Slaughter of the Bison

Every once in a while in my travels through various photo archives, I come across an image that hits me with unexpected power. My most recent encounter involved a photo that documents in chilling fashion one of the darker legacies of westward expansion in the wake of the Civil War:

Courtesy: Burton Historical Collection, Detroit Public Library

These are bison skulls—thousands and thousands and thousands of them. They’re piled up outside the Michigan Carbon Works in Rougeville, Michigan, waiting to be ground into fertilizer.

Estimates vary widely about the number of bison—commonly called “buffalo”—in North America at the start of the 19th Century. I’ve seen numbers ranging from 30 million to 60 million. That’s a pretty huge disparity, but either way, that’s a lot of bison.

“These last animals are now so numerous that from an eminence we discovered more than we had ever seen before, at one time,” Lewis and Clark wrote during their famed expedition in 1806; “and if it be not impossible to calculate the moving multitude, which darkened the whole plains, we are convinced that twenty thousand would be no exaggerated number.” And that was in just one spot.

Yet, by the end of the 19th Century, there were as few as 456 wild bison left.

A number of factors contributed to the near-extinction of the bison, but foremost among them were Union generals William T. Sherman and Phil Sheridan. In an effort to “pacify” western Native Americans, they advocated the destruction of the bison as a way to take away the Native Americans’ main food supply. With no wild bison available, the various tribes would have to relocate to newly established reservations.

“I think it would be wise to invite all the sportsmen of England and America . . . this fall for a Grand Buffalo hunt, and make one grand sweep of them all,” Sherman wrote to Sheridan in 1868.

Sheridan, for his part, was delighted by the approach. “If I could learn that every Buffalo in the northern herd were killed I would be glad,” he wrote. “The destruction of this herd would do more to keep Indians quiet than anything else that could happen, except the death of all the Indians.”

As a man-made ecological event, the scale of bison slaughter was unprecedented. There were so many dead animals that carcasses were usually left to rot where they lay once they were skinned for their hides, which made a convenient alternative to traditional leather from cows.

But enterprising businessmen did sometimes take the time to round up the detritus on the plains and convert those bison corpses into money by converting them into fertilizer. What grim work. Imagine if your job was to haul all that offal to, say, Michigan.

My intent here is not to get into the history of bison slaughter or the morality of U. S. Army policy toward Native Americans. I’ll provide some resources below if you want to do more reading. Rather, I want to invite you to look closely at this image. It haunts me and raises uncomfortable questions. Perhaps it will do the same for you.


For Further Reading:

You can read more here: The Extermination of the American Bison by the Smithsonian’s William T. Hornaday, courtesy of Project Gutenberg.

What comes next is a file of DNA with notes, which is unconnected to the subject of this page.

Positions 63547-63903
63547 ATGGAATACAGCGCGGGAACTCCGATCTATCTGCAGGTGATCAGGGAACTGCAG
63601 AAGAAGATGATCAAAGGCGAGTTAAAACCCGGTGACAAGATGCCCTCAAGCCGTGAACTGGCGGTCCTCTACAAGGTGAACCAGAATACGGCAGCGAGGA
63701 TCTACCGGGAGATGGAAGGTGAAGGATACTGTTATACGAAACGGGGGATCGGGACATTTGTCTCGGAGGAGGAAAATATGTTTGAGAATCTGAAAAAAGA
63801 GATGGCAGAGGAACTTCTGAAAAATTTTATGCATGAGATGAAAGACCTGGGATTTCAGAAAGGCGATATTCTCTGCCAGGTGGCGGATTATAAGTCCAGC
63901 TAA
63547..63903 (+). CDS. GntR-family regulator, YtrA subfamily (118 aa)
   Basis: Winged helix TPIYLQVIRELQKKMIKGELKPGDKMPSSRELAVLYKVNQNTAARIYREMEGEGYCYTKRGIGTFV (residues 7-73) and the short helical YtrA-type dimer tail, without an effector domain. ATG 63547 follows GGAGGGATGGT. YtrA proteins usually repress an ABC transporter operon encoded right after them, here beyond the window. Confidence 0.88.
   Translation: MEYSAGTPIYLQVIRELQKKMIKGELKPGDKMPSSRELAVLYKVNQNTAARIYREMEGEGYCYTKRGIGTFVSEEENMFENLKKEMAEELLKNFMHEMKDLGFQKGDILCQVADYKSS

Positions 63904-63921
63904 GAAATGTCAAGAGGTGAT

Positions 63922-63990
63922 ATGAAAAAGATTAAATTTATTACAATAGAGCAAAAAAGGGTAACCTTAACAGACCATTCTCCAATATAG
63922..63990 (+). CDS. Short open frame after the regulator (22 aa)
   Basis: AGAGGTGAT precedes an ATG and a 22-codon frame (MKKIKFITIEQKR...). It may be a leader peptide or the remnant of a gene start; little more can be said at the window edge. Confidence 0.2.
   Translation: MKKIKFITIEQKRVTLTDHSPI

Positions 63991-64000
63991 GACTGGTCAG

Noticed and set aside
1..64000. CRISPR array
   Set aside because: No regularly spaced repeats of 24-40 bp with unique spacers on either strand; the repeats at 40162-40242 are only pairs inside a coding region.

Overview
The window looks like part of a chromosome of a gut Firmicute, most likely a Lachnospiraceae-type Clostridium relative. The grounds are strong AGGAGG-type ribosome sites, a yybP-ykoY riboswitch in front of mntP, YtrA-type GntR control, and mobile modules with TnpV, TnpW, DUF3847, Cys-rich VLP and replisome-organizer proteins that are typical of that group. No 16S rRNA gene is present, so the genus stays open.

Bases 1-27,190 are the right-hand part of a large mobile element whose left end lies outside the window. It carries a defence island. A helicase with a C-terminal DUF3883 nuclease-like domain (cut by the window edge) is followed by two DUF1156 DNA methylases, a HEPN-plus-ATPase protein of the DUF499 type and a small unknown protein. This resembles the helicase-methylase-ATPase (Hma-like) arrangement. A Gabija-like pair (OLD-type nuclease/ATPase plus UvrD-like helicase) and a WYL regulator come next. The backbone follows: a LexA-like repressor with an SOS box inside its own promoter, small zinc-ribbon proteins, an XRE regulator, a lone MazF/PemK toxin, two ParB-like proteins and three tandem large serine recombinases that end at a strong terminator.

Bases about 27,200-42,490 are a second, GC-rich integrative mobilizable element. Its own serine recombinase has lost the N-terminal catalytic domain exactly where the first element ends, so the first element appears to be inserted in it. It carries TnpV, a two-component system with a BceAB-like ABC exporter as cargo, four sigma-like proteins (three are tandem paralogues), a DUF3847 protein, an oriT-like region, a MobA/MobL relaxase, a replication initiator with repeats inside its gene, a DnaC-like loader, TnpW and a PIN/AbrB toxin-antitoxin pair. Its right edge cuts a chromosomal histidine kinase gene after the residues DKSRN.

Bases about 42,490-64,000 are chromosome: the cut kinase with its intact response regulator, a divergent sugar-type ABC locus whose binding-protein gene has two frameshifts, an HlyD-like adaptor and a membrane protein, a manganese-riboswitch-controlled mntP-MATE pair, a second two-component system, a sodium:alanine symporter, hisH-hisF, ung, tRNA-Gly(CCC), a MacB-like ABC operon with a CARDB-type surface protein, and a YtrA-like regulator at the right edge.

Here’s an excellent analysis of the army’s bison policy: “The Frontier Army—Destruction of the Buffalo: 1865-1883” by historian David D. Smits.

Here’s more about the human-bison relationship from an ecological perspective: “Historical photo of mountain of bison skulls documents animals on the brink of extinction” by visual studies researcher Danielle Taschereau Mamers.

9 Responses to Slaughter of the Bison

  1. I agree totally. It is a haunting image and hard to understand the cruelty of men. Like many other things, it is hard to put modern day sensibilities to ways of the past, but it was awful. I am just glad we found a way to bring back these magnificent beasts. And back then, Indians weren’t looked at much better.

  2. Here in Maine hunters shot out all the native woodland caribou by the early 1900s. That was done just for the egos of hunters wanting to display trophy heads in their homes or lodges.

  3. I find the picture and the practice appalling, but in simple terms it was destroying the enemy’s ability to make war by destroying their resources. In WWII we were much more civilized and humanely carpet-bombed enemy cities with incendiary bombs.

  4. “War is Hell”. Scorched Earth policies and actions have been around forever in warfare. As horrible as this was, and as was said everyone can make their own determination about the ‘morality’ of such an approach, it did work. It accomplished the task. Sad but true.

  5. My husband and I discussed this topic just last night. We were watching a portion of Around the World in 80 Days (1956) that depicted a massive herd of bison crossing the railroad in front of the train which was conveying Phileas Fogg and his party across America. Because this was supposed to be dated for the 1870s, we debated if there would have even been that many bison back then OR in the 1950s when they made the film. Luckily, measures have been taken in the last few decades to remedy the problem. Regardless of the morality of depriving Native Americans of their food supply, eliminating any animal from the food chain will screw with the whole ecosystem. The study done during the reintroduction of wolves into Yellowstone is a case in point.

  6. Chris, you forget our annihilation of the passenger pigeons, and the near collapse of open ocean fishing. Plus our ancestors who put paid to the mastodons, smilodons, and Don Barzini….

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